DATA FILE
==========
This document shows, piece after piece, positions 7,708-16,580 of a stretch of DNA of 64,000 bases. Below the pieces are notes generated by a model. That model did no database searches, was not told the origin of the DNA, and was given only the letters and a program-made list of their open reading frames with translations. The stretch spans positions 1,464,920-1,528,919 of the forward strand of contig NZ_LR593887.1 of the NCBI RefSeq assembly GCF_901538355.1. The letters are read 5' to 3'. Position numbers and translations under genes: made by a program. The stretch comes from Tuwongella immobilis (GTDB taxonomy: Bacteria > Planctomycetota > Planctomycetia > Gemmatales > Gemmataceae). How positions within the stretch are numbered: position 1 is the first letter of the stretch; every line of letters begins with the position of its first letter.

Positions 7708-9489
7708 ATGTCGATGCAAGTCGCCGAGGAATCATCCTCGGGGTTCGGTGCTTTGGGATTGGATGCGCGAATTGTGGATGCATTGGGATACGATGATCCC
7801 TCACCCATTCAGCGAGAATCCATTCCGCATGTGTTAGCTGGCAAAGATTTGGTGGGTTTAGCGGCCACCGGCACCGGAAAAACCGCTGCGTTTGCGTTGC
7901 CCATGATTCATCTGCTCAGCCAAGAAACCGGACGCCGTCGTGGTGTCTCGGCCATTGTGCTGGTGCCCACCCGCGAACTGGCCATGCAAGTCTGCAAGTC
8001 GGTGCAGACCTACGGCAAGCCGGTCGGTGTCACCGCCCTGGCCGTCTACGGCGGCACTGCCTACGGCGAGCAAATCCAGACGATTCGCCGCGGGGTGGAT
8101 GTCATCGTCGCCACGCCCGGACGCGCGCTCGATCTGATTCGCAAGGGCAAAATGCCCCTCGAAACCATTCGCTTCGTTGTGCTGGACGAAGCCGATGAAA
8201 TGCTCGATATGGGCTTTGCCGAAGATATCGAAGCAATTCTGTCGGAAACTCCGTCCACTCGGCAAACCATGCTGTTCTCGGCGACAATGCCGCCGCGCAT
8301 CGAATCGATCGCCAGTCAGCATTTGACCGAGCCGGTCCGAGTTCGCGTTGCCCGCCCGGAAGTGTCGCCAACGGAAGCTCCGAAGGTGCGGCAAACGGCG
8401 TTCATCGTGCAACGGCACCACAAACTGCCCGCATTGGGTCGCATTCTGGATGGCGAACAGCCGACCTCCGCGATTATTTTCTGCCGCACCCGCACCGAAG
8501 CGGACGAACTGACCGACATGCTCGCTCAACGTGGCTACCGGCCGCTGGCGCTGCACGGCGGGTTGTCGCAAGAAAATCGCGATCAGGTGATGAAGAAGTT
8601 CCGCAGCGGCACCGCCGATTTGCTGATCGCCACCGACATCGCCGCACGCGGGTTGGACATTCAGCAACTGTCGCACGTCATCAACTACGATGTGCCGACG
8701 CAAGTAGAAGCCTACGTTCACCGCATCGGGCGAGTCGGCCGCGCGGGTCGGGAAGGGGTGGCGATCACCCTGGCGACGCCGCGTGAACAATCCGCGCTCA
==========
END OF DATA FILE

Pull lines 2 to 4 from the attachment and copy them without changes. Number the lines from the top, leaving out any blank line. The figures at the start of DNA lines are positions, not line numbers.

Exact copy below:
Positions 7708-9489
7708 ATGTCGATGCAAGTCGCCGAGGAATCATCCTCGGGGTTCGGTGCTTTGGGATTGGATGCGCGAATTGTGGATGCATTGGGATACGATGATCCC
7801 TCACCCATTCAGCGAGAATCCATTCCGCATGTGTTAGCTGGCAAAGATTTGGTGGGTTTAGCGGCCACCGGCACCGGAAAAACCGCTGCGTTTGCGTTGC